Instructor: Jisu Kim

Topics: Using social media data for migration research; Accessing Twitter data via the Academic Twitter API

Note: In order to be able to access the Academic Twitter API, an application has to be submitted to Twitter at least a few days before this session. Instructions will be sent out by the instructor ahead of time.

Day 4 (Nov. 17th)

Instructor: Aliakbar Akbaritabar

Topics:  Using large-scale bibliometric data for demographic research; Advantages and pitfalls of using Scopus data to trace internal and international scholarly migration worldwide

Day 5 (Nov. 18th)

Instructor: R. Gordon Rinderknecht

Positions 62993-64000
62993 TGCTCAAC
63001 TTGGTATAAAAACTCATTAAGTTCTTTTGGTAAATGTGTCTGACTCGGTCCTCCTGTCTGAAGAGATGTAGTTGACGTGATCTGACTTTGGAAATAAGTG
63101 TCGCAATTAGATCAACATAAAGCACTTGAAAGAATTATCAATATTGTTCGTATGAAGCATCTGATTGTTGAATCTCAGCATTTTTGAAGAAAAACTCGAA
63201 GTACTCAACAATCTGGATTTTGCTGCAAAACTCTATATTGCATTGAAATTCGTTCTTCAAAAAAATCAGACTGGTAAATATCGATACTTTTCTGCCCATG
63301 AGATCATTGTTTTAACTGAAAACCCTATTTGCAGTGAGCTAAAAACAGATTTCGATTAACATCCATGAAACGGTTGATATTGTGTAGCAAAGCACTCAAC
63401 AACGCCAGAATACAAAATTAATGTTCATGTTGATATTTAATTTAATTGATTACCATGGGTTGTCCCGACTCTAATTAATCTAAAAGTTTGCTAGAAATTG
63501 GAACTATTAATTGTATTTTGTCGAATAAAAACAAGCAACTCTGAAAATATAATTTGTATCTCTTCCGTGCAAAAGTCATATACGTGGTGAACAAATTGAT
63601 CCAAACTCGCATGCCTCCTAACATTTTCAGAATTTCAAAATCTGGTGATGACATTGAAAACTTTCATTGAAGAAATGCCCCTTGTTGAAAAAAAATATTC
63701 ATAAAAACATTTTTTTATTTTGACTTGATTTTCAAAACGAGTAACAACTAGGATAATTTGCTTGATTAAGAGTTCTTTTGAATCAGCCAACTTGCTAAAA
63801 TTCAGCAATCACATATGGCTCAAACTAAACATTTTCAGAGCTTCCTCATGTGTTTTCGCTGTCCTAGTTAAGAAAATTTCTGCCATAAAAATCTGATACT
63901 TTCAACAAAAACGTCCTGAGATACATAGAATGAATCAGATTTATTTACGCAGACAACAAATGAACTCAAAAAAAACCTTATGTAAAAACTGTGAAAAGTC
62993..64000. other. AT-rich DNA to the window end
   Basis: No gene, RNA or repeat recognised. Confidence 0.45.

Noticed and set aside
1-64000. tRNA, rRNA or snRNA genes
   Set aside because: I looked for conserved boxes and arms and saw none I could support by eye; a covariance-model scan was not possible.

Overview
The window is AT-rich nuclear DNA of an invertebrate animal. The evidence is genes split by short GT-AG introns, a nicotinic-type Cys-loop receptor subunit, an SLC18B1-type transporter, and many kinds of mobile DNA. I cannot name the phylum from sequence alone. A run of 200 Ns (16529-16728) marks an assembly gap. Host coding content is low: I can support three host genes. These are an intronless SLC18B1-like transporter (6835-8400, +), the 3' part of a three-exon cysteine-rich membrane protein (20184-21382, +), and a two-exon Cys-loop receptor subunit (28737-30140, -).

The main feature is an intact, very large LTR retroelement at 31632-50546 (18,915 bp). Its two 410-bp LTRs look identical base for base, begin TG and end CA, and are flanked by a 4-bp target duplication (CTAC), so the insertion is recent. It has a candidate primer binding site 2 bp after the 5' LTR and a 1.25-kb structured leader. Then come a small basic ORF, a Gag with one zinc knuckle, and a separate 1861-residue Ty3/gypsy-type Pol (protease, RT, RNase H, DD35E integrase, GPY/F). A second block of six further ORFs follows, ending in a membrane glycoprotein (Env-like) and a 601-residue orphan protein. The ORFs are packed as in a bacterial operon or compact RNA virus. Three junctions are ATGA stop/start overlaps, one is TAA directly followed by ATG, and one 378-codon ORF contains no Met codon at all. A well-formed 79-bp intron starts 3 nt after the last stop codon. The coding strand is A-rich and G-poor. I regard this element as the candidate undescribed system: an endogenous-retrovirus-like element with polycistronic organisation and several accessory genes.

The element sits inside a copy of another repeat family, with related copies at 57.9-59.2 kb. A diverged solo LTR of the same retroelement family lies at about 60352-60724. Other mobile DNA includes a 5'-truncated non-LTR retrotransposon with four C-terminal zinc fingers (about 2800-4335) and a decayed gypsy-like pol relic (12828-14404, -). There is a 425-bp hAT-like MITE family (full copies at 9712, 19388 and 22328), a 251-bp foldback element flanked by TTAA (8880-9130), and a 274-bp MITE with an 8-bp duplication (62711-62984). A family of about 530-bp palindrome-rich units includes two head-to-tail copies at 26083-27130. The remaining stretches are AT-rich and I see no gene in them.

Topics: The impact of digital technology on daily life and well-being, and on opportunities for primary data collection

Diversity of Student Backgrounds

Students in this course have different backgrounds. Some students may have strong computational and statistical skills, some others may not. Some students may be very familiar with demographic methods, some others may only have basic knowledge of population processes. To accommodate the range of backgrounds, the instructors will emphasize substance, and key statistical, mathematical, computational and demographic concepts. There will also be different types of homework assignments. Some of them will involve computing and coding. Some others may involve critical reflections about the readings. In short, we will facilitate the participation of students who do not have extensive background in statistics, or computational methods, but are eager to learn.

Course Prerequisites